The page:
Rose-Marie assured me that Alice would be fine and that she could handle all the things that lay ahead without a problem. "It's not a problem" she said many times, "she can handle it!" In the first few years of Alice life we became very close; when Alice had a fever I called Rose-Marie in Sweden and it was she who instructed me how to collect a urine sample and I would just drive over to the pediatrician office here in Princeton where we live and hand them a test. Our pediactrians office who has been around since the 1950's had never treated a child with Bladder Exstrophy. It was Rose-Marie through me that taught them how to handle things. It was Rose-Marie that told us what to say to class parents and teachers, and what language to use when speaking to other kids about Alice. And the list goes on and on, basically through Rose-Marie we were given a handbook of what to do in all matters regarding Alice. For the past 5 years, we have seen her in Sweden each summer and both my daughters have become very close to her. To me, our friendship and connection was not just some random coincidence it was a result of powers much larger that anything we could ever imagine.
Nurse Rose – Marie
Why this work has been so important to Rose-Marie is because she understood many years ago that medical staff knows a great deal about the medical aspect of the BE patients but knew less of the psychosocial part and she realized we could only learn that part from the patient and family themselves.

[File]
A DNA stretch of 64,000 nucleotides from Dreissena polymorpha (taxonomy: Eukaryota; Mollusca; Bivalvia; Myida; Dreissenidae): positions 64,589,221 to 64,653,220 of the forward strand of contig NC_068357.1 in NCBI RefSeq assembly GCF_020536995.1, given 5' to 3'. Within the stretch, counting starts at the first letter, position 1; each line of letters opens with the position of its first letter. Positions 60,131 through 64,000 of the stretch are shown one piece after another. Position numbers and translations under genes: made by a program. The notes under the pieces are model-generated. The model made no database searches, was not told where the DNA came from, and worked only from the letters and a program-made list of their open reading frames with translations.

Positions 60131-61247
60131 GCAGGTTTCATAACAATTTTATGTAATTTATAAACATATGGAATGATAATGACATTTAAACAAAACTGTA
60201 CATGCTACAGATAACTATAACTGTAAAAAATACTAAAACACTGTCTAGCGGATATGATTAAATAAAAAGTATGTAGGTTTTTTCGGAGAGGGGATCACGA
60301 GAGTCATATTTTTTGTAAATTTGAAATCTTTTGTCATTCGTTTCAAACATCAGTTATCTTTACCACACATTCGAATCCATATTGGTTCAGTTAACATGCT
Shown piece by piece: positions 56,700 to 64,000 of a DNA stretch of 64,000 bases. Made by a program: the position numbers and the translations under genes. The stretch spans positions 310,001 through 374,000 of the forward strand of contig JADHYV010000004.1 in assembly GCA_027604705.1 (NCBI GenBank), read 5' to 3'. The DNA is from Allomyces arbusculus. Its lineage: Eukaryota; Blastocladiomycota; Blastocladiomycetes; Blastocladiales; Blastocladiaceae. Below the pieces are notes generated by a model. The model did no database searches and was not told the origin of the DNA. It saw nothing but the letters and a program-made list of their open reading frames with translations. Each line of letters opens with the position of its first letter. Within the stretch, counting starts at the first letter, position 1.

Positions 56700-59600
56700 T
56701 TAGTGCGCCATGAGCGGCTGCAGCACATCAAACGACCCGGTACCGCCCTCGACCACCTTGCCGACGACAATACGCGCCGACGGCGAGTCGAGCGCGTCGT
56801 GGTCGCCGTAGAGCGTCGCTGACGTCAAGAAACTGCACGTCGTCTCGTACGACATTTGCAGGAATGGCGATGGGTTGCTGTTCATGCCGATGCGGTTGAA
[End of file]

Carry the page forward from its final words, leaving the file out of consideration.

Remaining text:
She understood the importance of BE kids and parents meeting other BE kids and Parents. Parents had to be able to ask questions and learn that they were not alone. Caregivers and doctors could and can only do so much and the best way for parents and patients to learn and feel hopeful is to learn from other parents and patients who have been where they are. She learned that " it was so important for the children to meet each other." And for parents to have questions answered such as: Will my son/daughter be able to walk? Will he be able to pee and poop and will he be able to have a family? How will they do later in life? How will they feel? Not just short term but also long term. When Rose–Marie cared for her first BE child, his name is Linus, at the Sahlgrenska Hospital in Gothenburg Sweden in 1994 none of those questions could be answered. None of the parents have ever heard of BE. "There was a loneliness around all the BE parents, they'd never heard of BE before," she says.